The Agence France-Presse (AFP) news network officially opened a new bureau in North Korea’s capital on Monday, holding an opening ceremony attended by Emmanuel Hoog, the group’s chief executive and chairman.
The new office will focus on producing video and photographic content, and the news follows an agreement made earlier in the year between AFP and the Korean Central News Agency (KCNA).
“They held an official opening ceremony. It’s a milestone for us. Our mission is to cover the entire world,” Marc Lavine, AFP editor in chief for the Asia-Pacific told NK News.
The Pyongyang Bureau will be staffed by a locally hired videographer and photographer, who will work in conjunction with visiting foreign correspondents.
“The other important part is that we will now able to send in foreign correspondents on a regular basis,” Lavine added.
AFP’s reporters will file video pieces and photographs from in-country, with AFP’s foreign correspondents visiting as often as possible.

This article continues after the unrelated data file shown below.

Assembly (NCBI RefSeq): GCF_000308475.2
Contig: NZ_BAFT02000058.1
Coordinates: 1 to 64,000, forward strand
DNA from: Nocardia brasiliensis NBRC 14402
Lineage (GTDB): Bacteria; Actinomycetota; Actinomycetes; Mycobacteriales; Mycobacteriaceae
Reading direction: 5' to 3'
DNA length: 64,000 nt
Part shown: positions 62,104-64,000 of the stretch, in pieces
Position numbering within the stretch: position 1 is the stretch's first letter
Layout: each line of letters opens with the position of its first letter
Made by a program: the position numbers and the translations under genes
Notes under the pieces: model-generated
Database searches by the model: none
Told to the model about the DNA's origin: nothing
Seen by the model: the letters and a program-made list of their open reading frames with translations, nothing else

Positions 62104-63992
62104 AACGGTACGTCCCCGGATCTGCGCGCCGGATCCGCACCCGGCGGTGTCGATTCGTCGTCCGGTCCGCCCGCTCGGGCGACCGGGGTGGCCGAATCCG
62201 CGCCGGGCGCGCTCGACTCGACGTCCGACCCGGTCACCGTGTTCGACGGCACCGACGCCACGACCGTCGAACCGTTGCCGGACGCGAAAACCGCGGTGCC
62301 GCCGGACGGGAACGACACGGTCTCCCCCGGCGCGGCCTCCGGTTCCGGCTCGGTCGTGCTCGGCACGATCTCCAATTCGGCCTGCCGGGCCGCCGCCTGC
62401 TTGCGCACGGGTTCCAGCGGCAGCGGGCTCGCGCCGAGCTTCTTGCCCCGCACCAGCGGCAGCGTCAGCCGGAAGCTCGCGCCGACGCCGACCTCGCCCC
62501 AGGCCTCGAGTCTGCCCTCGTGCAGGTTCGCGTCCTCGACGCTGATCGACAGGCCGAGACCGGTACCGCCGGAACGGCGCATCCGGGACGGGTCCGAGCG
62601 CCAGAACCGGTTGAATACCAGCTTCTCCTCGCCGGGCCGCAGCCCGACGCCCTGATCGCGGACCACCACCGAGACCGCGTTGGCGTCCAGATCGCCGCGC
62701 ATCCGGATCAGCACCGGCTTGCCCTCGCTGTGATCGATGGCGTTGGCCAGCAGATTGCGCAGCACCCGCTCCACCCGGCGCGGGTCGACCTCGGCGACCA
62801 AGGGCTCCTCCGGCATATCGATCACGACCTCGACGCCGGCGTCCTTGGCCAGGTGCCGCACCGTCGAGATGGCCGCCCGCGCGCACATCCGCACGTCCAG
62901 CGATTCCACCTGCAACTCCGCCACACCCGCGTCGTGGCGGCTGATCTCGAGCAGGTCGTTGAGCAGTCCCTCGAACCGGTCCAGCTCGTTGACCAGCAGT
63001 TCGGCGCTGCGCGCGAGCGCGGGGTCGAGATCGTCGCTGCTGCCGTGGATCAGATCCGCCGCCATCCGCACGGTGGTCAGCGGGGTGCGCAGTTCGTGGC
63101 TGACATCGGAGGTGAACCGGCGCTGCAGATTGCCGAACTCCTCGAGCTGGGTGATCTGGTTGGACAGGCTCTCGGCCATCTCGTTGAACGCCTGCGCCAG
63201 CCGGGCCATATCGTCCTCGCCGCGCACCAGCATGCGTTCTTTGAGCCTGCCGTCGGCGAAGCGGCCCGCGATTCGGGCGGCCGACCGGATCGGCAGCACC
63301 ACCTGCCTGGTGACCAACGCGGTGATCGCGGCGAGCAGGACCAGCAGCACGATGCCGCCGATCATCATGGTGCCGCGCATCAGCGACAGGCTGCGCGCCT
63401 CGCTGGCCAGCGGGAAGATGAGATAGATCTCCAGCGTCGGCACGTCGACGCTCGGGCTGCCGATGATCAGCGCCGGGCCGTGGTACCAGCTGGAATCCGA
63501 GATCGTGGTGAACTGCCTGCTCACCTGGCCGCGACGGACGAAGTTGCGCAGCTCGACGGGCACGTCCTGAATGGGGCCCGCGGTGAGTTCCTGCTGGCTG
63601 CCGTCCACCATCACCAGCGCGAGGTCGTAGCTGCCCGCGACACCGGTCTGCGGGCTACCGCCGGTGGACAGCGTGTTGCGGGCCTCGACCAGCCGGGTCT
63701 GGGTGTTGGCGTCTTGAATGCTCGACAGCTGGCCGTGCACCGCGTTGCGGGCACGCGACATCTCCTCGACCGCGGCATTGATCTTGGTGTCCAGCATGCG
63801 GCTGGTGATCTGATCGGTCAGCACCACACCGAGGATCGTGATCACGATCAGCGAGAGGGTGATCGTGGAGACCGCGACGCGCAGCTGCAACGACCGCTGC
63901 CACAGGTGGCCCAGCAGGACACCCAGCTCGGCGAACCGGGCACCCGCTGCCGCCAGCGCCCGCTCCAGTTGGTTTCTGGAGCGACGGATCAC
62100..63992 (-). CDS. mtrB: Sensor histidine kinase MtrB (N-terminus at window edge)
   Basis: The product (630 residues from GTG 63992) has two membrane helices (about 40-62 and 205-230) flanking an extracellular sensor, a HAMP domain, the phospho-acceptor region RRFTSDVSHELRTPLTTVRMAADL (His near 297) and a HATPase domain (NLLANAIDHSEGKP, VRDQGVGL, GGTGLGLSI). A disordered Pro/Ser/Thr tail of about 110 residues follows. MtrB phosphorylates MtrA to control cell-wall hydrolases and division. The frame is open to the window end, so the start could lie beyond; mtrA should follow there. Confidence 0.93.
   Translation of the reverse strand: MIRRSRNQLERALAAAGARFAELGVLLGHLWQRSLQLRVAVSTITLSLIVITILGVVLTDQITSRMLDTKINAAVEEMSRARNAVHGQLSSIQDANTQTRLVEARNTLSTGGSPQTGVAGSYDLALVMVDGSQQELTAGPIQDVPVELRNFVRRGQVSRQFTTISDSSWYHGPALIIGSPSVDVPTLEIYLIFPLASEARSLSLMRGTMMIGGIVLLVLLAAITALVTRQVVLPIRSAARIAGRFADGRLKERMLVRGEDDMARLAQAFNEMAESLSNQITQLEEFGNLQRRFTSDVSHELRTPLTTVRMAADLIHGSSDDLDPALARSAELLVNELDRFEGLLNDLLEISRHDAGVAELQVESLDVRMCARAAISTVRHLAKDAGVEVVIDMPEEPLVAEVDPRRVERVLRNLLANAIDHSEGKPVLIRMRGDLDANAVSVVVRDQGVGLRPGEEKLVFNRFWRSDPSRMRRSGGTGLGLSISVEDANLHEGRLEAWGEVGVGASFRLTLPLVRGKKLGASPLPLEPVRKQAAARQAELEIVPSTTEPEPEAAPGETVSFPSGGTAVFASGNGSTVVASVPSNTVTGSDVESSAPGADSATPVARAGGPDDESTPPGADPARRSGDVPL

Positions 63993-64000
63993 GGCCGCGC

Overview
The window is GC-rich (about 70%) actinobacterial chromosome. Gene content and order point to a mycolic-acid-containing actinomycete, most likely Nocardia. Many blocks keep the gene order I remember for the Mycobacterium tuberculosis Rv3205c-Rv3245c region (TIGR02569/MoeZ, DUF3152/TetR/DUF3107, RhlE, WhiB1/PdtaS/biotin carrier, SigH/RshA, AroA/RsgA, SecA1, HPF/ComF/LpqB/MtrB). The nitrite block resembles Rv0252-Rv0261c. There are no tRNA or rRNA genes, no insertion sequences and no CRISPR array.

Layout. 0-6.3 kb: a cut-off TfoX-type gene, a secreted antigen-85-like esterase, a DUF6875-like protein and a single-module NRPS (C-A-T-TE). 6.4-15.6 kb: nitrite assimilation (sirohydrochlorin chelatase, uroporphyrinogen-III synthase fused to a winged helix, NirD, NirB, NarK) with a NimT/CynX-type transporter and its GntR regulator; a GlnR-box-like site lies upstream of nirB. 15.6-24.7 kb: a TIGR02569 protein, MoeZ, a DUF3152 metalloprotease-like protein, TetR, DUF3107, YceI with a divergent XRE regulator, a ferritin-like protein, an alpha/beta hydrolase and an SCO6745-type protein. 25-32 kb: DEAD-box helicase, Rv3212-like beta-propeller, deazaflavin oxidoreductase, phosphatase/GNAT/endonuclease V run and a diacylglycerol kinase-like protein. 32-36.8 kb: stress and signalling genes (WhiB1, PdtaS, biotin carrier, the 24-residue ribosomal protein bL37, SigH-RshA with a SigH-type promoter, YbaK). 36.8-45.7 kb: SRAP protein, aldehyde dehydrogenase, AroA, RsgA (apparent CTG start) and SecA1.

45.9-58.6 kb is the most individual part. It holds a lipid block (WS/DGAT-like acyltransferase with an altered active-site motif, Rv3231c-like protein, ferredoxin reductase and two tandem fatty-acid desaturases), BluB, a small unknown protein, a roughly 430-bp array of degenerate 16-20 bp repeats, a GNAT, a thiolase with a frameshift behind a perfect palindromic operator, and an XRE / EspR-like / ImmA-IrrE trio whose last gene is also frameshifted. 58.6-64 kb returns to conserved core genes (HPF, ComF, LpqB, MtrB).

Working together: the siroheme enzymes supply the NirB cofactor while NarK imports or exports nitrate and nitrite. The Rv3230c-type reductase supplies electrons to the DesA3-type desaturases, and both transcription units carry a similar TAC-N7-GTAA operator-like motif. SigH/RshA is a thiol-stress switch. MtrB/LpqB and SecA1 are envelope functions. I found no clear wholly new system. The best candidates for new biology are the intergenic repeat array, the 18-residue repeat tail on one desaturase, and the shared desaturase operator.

The system mirrors that of other international news bureaus in the DPRK. Currently, the Associated Press (AP), Xinhua, Ria Novosti and Japan’s Kyodo News have similar agreements in place.
It is currently not known how the AFP will navigate some of the pitfalls of working in the North’s restrictive media environment.
After opening their office in 2012, the AP has faced some criticism for being too willing to accept the limitations imposed by the DPRK authorities and for the general opaqueness surrounding the deal.
In late 2014 an NK News investigation revealed that during the drafting stages of their agreement, the AP agreed to distribute state-produced propaganda under its own name. The agreement also showed that the AP’s correspondents were not allowed visas to live and work full time in the country.
AFP’s chief executive seemed undeterred by the challenges.
“AFP is committed to freedom of information and freedom of expression, which form part of its founding values,” Hoog said in comments carried by the Bangkok Post.